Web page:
"It wasn't necessarily a goal (to not give up a goal all season)," Welsh said. "It was a game-by-game goal, but it became a long-term thing."
Winslow also had a senior-dominated defense, with three backs and a sweeper in front of four-year starting goalkeeper Emily Roy. The lone non-senior starter on the Black Raiders' back line was, however, a freshman: left fullback Katie Flaherty.
"We put her in because of her speed and skills," Beckwith said. "The thing is, she has no fear; she's a calm, level-headed player."
Despite having to fill out a graduated backfield from the 1997 state championship team, the rest of the backline had playing experience: Sarah Belanger, Kristy Bronsberg, and right fullback Jen Mansfield, who alternated with sophomore Caryn Campbell.
"I did not expect (the no-goal season) to happen beause of the importance of defense in field hockey," Beckwith said. "I don't know what happened; it was just phenomenal."
Meanwhile, Garden City was dead solid perfect despite using a different kind of defense: two fullbacks, a sweeper, and a goalkeeper, none of whom were seniors. Indeed, the keystone of the group -- sweeper Jamie Cohen -- was a sophomore during the 1998 season.
Despite that young defense, it was a team focused on winning the state championship, just like Emmaus the year before.
"We all knew what our goal was," said Garden City head coach Diane Chapman. "Even before we made it to states, we said, 'We're not coming home until we bring it all back.' "
And in the final, thanks to a 1-0 win over Lakeland in a second round of alternating penalty corners, Garden City did.
"The night before the state final, we had a team meeting," Chapman said. "I told them, 'To me, to be state champions, and being scored upon, is still the same as being state champions.' ".
Beckwith's philosophy was similar, and it was shared by all the members of the Winslow team.
"Never once was it, 'We're not going to give up a goal,' " she said. "The big picture was much more important."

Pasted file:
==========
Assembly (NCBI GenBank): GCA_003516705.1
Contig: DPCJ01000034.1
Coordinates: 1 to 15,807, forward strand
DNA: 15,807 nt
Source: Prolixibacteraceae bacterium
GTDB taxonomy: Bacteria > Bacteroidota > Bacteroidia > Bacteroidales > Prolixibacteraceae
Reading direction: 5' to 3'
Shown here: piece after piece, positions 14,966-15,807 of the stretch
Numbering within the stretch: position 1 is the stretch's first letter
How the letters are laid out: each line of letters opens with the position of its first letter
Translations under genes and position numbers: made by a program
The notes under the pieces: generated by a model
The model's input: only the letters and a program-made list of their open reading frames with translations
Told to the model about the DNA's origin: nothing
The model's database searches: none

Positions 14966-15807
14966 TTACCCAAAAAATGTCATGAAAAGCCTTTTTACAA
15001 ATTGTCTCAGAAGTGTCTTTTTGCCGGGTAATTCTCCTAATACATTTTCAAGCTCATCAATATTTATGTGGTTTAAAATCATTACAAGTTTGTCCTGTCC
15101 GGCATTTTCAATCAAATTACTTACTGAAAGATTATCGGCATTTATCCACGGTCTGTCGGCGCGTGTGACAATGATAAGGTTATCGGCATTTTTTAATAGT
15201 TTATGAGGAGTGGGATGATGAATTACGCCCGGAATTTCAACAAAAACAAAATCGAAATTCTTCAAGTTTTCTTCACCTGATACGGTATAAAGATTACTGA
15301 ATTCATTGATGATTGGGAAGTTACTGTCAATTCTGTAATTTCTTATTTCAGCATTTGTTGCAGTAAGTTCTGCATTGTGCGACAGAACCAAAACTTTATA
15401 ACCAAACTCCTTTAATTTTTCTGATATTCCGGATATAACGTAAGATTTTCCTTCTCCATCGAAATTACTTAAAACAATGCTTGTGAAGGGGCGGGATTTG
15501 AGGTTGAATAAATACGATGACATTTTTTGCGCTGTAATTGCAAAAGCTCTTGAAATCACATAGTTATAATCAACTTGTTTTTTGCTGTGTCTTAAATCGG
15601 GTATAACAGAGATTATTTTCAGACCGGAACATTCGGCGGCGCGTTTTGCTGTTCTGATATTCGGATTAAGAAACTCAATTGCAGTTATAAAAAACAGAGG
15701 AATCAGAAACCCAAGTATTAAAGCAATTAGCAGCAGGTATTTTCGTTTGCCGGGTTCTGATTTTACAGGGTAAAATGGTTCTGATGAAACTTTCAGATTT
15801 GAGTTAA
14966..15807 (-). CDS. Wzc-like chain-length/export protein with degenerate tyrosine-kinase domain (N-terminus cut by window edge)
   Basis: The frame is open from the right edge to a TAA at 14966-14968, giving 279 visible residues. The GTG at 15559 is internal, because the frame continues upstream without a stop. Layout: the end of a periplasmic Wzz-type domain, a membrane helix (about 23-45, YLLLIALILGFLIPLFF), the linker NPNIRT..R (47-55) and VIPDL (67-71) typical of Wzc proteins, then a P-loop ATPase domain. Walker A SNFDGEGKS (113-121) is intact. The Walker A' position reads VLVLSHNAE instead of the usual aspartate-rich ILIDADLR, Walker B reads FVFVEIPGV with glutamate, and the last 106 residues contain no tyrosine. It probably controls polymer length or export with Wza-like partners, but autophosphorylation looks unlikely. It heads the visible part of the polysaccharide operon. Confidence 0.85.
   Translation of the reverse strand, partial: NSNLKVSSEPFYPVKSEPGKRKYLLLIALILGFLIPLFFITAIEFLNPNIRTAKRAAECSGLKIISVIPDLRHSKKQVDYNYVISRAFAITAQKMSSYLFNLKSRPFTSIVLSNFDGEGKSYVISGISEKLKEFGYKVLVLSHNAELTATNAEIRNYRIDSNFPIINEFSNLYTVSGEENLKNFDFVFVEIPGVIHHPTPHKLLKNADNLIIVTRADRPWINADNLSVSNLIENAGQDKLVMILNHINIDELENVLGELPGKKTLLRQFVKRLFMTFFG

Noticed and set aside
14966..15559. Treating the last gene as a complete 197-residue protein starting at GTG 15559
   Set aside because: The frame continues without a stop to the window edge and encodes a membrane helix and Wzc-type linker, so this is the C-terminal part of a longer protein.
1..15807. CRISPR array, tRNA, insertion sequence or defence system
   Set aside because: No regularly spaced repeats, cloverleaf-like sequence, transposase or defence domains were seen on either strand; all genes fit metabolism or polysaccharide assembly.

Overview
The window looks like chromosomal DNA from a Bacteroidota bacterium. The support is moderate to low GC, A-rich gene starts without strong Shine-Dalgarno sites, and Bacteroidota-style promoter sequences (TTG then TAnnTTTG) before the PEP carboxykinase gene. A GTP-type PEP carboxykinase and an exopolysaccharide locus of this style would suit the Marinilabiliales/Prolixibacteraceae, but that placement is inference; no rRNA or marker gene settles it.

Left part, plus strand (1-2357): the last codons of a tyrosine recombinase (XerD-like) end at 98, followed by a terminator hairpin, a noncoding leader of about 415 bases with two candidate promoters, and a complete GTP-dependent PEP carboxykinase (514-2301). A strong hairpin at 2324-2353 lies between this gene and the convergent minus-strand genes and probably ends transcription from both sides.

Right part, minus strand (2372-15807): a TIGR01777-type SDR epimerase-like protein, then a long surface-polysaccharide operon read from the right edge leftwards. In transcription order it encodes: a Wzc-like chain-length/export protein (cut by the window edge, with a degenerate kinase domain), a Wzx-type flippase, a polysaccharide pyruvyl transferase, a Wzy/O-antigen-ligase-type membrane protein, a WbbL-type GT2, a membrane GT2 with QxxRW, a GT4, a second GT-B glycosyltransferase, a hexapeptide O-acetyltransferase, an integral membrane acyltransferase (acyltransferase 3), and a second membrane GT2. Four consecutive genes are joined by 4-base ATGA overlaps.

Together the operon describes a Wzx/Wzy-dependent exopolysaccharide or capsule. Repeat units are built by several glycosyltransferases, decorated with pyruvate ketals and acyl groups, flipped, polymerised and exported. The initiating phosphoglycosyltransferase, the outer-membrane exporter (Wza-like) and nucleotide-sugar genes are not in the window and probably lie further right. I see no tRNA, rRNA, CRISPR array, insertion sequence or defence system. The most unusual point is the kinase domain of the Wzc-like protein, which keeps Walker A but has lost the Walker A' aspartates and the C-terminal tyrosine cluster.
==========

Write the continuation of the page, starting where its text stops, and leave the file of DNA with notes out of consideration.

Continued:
Part of the reason why the Black Raiders were able to focus was because of the intense Roy, a true student of the game of field hockey.
"Emily sets the tone defensively," Beckwith said. "For her, it's, 'Let's just win the game.' "
"A lot of credit," says Roy, "has to go to the other 10 members of the team. We passed, talked, and got along with each other."
And in the Maine Class "B" final, Roy not only won her 18th game of the season, it was her 19th straight shutout and 53rd in her career, all of which are among the best scholastic performances in National Federation history. Most importantly, it was Winslow's second straight championship and third in six seasons.
"It's one of those things people write books about or make movies about if anyone cared about it," Beckwith said. "I've been trying to figure out how it happened. Was it coaching? No. Was it our athletes? Not really, since other teams have good athletes, too. Was it our level of competition? Ours is as good as elsewhere."
"We like the idea that this record cannot be beaten," said Winslow attacker Ashley Sennett. "It can only be tied."
All three teams had different sets of motivation from previous seasons. Garden City's motivation was in trying to regain a state championship not won in 1997. Winslow's motivation was to maintain its championship form of 1997, which it did.
Emmaus, on the other hand, had its one-goal season of 1997 while trying to maintain championship form for a fourth consecutive season. However, the Emmaus' 1998 season showed the pitfalls of trying to regroup for a run at a fifth straight PIAA championship in Class AAA.
"We started off the year very bumpy," said Emmaus head coach Susan Butz-Stavin. "We ended up with a tie against a team we outshot something like 53-2, then we gave up a goal in the last 15 seconds. Then we played (Buckingham) Central Bucks East (Pa.), who we outcornered and outshot, but we couldn't find the goal cage."
While the Hornets were not as perfect as in 1998, they still instilled the kind of palpable sense of anticipation few other teams could, despite having to replace more than two-thirds of the starting lineup because of graduation or injury. Emmaus, though it made the state championship through District 11, fell short of the state championship.
"We know how we want to play, and that's always in the back of our mind," Butz-Stavin said. "And we don't want to lose sight of that. The beat goes on."